by guest writer Cynthia J. Armour, CFRE – www.elderstone.ca
Here’s some sage advice about finding the right fundraising consultant for your organization, from a leader in the field.
Fundraising Consultants come in many forms. If you search them in the yellow pages or Charity Village you’ll find anything from chocolate bar sales to firms that drive multi-million dollar capital campaigns, and everything in between! These are all for-profit companies that can range from those driven by the bottom line to members of fundraising associations who abide by strict ethical fundraising codes of conduct. No wonder it’s hard to know who’s right for your charity.
Small organizations often have the hardest time. They are under-resourced and possibly looking for a quick fix. If it sounds too good to be true, it probably is. I’ve heard horror stories about third party fundraisers that offered to run an entire event and then the charity actually ended up with minimal profit or worse, in a deficit because they either didn’t have a written agreement or they hadn’t read the fine print.
Wishful thinking in fundraising usually overlooks best practices and what we know to be proven methods with reasonable returns on investment. As one of my colleagues once said “we need more backbone – less wishbone”. Canada Revenue Agency (CRA) updated its Fundraising Guidance in 2012. They state “While recognizing the necessity of fundraising, the CRA expects charities to be transparent and conduct all fundraising within acceptable legal parameters.” The cost of fundraising is an important factor they examine.
Those of us who do abide by a strict code of ethical conduct don’t fundraise on commission. This is probably the most often-asked question I get from small charities. Their revenue generation strategies have reached desperate measures and they have no funds to get the expertise they require.
Charity leaders (staff and board) need to understand that it takes money to make money and it can take three to five years to get a solid fundraising program off the ground. Without allocating adequate resources to your efforts and acknowledging the costs of business the organization could self-destruct. However, it’s hard to know where to start.
What kind of consultant does your charity need?
What’s your end-goal? Be really clear on your expectations before you go searching through the array of services offered. Some consultants are one-person-shops or just focus on a single service like special events (usually more friend-raising than fundraising), grant writing or direct mail; others may offer a full-service package on their own or with associates. It’s up to the chief executive and board to clearly articulate what’s expected as a result of retaining this consultant. Be as tangible as possible. If you don’t know what you don’t know try talking to colleagues with enviable fundraising programs. Those completely new to fundraising should research “readiness” to help identify the necessary prerequisites.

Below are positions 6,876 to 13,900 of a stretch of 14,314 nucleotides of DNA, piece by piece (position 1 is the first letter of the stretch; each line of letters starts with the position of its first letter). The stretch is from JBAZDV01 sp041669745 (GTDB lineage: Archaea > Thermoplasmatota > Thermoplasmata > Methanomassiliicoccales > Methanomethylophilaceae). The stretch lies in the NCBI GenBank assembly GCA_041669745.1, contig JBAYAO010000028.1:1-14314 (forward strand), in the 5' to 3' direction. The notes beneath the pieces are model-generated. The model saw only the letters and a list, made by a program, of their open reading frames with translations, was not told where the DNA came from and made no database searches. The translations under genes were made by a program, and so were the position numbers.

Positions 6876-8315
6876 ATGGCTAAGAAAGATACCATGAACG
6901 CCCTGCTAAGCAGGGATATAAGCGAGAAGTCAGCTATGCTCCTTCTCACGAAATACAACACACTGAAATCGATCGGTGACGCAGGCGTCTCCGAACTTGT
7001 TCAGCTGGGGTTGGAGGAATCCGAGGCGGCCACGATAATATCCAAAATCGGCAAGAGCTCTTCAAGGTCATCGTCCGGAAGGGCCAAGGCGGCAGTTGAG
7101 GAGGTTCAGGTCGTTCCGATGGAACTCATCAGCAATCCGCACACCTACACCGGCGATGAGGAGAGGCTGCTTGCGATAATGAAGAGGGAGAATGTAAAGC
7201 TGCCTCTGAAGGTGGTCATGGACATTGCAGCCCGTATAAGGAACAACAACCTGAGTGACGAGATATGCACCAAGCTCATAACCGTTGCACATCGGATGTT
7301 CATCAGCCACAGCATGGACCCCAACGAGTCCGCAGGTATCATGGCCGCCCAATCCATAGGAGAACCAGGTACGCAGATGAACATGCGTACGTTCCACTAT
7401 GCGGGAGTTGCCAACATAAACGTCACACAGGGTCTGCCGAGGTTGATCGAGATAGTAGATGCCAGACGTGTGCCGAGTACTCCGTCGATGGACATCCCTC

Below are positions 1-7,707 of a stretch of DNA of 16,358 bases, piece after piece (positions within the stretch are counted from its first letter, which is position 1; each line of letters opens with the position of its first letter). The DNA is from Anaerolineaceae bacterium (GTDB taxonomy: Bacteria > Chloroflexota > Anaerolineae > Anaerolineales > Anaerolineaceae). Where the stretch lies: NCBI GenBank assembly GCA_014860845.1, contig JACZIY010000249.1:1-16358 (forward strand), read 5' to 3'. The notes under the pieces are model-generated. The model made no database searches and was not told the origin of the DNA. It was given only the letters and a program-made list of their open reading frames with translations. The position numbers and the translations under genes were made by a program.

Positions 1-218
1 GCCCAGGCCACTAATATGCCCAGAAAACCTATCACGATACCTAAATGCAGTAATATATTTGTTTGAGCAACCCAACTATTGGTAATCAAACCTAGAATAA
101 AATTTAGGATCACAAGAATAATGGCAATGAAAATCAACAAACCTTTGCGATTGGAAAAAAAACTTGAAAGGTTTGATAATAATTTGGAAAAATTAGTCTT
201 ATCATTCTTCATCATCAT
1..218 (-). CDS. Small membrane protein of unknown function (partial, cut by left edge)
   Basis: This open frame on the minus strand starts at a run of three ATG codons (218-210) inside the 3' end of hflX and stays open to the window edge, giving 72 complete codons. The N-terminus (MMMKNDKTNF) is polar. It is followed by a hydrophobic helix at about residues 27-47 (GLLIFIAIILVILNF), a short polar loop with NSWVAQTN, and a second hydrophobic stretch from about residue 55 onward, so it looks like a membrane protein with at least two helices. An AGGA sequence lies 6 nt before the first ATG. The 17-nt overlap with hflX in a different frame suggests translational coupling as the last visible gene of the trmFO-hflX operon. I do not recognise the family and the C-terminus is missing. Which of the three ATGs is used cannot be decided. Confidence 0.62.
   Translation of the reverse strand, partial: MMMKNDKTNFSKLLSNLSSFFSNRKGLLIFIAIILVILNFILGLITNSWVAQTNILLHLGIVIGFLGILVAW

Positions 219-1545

Consultants don’t walk on water
Some charities expect miracles. Despite boasting that I can do the loaves and fishes trick when unexpected company arrives at my farm, it’s only because there are always baguettes and smoked salmon in my freezer! While I can’t feed the masses I’ve demonstrated I’m a strategic thinker and subscribe to the Girl Guide’s motto.
Successful fund development relies on strategy and team effort. In order to capitalize on your consulting investment try to identify knowledge gaps and be sure organizational capacity building is part of your mutual (and signed) agreement.
What’s your budget?
Most grassroots charities can’t afford major fundraising consulting firms. Don’t despair. There is SO much information available online that without spending anything, you can strengthen your charity’s knowledge base by encouraging a culture of learning and team growth, provided you build information sharing into your agendas.
Identify your “Trusted Sources” which include this blog, your charity’s regulator – Canada Revenue Agency Charities Directorate site, Charity Village and Charity eNews to name just a few Canadian examples.
Don’t ask consultants to write lengthy proposals without at least offering a budget range; it’s a courtesy that will save time and effort for both sides. It’s even better if you can state a figure. For instance, “based on what you know of our circumstances please provide a proposal of your recommended approach for $X amount”. When a “Request for Proposals” outlines desired end goals and a clear budget it’s much easier to compare apples to apples when you review the responses.
How to decide
The advantage of retaining professional counsel is the level of expertise provided. Don’t be penny wise and pound foolish. The right consultant can give an objective perspective and help your charity create a realistic fundraising plan, set up the necessary infrastructure in order to succeed, train your board, volunteers and staff to work together as a development team and build your organization’s “culture of philanthropy”.
Depending on your charity’s needs there are a number of factors necessary to consider when selecting the right consultant. These include the company or individual’s:
- knowledge of your area and local environment
- relevant experience to your charity’s needs
- references from similar charities the consultant has served
- staff complement and who is designated to serve your charity (and their experience level)
- credibility in the fundraising community
- compatibility with those with whom they’re working and the organizational culture
For more information here’s a helpful link from a respected colleague — Kim Klein
Here’s some help with writing RFPs and assessing the responses.